Guidance for parents during COVID-19
In the past, your child could go to school, even if their nose was stuffed or runny. But as we continue to live in a world with COVID-19, you might be wondering – is it really a cold? Is it safe for my child to go to school? What if they test positive for COVID-19?
Jeffrey Kahn, M.D., Director of Infectious Disease at Children's Health℠ and professor at UT Southwestern, shares his advice for when to keep your child at home from school or daycare this year.
Watch for certain symptoms
Not all children will show symptoms of COVID-19, even though they can still spread the virus. But according to the Centers for Disease Control and Prevention (CDC), you should watch out for symptoms such as:
- Fever or chills
- Shortness of breath or difficulty breathing
- Muscle or body aches
- New loss of taste or smell
- Sore throat
- Congestion or runny nose
- Nausea or vomiting
While these symptoms don't automatically mean your child has COVID-19, they may have another condition – like the flu or strep throat – that could spread to their classmates. It is best to keep them home if they show any of these symptoms.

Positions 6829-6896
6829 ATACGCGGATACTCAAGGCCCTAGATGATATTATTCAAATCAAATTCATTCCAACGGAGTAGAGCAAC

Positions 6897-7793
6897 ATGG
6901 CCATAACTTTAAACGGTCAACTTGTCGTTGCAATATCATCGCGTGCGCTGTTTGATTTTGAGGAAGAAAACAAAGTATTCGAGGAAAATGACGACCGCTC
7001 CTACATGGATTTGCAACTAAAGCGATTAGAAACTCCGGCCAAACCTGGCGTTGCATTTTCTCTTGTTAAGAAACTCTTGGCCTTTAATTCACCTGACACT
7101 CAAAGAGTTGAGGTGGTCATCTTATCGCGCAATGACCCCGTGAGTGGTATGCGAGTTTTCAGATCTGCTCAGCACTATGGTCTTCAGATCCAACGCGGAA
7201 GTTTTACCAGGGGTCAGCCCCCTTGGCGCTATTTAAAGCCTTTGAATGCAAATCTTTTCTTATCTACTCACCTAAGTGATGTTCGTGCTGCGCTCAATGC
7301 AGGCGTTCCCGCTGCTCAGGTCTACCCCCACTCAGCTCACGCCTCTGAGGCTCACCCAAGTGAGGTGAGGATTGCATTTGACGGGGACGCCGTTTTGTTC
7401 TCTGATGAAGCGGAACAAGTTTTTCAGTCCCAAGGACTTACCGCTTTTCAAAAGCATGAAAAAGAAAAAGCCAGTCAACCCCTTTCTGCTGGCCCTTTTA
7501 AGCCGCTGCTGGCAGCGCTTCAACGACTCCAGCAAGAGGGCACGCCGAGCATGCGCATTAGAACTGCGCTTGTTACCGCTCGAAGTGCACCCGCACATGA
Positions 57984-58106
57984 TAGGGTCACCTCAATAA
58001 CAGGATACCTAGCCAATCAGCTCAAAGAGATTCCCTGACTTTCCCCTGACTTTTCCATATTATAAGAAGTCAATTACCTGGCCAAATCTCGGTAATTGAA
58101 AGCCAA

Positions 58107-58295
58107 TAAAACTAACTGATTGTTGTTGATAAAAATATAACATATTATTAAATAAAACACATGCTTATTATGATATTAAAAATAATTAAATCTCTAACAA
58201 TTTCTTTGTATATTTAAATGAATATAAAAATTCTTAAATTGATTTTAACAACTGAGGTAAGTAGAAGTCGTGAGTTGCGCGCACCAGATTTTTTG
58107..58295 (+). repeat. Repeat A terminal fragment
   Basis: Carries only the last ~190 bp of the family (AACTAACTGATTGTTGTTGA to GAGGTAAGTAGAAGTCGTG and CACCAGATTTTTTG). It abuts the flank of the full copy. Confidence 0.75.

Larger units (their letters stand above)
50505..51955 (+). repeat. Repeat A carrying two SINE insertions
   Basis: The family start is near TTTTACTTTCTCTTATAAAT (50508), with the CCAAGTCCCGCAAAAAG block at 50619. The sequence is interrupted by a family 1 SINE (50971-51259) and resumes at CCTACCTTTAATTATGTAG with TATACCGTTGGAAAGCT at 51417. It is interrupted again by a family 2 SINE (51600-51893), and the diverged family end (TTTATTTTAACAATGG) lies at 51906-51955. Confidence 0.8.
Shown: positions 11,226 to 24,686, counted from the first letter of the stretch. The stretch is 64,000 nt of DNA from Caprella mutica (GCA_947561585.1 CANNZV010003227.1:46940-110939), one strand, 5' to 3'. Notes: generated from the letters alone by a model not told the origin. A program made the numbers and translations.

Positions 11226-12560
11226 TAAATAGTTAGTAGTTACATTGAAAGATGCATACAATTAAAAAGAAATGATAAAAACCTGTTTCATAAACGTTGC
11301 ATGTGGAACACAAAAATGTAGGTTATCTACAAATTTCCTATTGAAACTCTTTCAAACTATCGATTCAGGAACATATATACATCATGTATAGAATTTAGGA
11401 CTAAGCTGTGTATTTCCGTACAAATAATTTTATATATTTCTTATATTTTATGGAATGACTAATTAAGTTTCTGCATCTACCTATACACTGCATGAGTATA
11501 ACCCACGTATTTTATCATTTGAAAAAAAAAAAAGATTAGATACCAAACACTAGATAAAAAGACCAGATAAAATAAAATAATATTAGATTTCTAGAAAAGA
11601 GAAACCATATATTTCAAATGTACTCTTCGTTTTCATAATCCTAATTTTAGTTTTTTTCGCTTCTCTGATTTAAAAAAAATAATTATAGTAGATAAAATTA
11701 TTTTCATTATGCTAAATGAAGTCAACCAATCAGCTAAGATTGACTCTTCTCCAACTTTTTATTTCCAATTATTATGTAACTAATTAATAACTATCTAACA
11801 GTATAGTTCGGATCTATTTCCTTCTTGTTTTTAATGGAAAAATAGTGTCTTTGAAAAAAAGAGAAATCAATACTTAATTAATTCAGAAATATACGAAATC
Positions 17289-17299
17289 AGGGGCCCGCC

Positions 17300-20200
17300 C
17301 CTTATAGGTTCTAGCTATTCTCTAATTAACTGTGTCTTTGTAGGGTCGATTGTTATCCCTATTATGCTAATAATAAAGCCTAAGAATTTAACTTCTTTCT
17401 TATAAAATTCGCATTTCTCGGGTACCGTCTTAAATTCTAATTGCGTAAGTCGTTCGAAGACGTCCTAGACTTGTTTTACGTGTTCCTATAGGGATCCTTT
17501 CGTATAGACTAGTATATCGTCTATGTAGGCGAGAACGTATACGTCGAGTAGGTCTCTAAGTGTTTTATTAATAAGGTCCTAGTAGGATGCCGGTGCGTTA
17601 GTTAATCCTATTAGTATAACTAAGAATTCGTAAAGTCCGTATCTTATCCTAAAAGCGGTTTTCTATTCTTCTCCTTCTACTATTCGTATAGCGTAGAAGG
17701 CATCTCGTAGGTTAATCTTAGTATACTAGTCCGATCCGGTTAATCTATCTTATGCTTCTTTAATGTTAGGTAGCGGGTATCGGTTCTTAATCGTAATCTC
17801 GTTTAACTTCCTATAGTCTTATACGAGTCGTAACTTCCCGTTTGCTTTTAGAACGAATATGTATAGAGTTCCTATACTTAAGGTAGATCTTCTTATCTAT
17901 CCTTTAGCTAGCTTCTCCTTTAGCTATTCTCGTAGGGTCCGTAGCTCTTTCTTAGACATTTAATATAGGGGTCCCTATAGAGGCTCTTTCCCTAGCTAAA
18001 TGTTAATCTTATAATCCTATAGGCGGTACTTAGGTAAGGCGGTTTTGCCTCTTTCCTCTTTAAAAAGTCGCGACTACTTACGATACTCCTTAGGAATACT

If your child tests negative for COVID-19, they will be able to return to school when they feel better. So, when they no longer have a fever for at least 24 hours without using fever medications, you can safely send them back to school.
Don't push your child to go back to school if they are still feeling unwell. Conditions like the flu can keep them feeling too lethargic for school, even if they don't have a fever.
Children's Health is committed to remaining a trusted source of health information and care for you and your family during this time. See more resources to keep your family healthy at the Children's Health COVID-19 hub.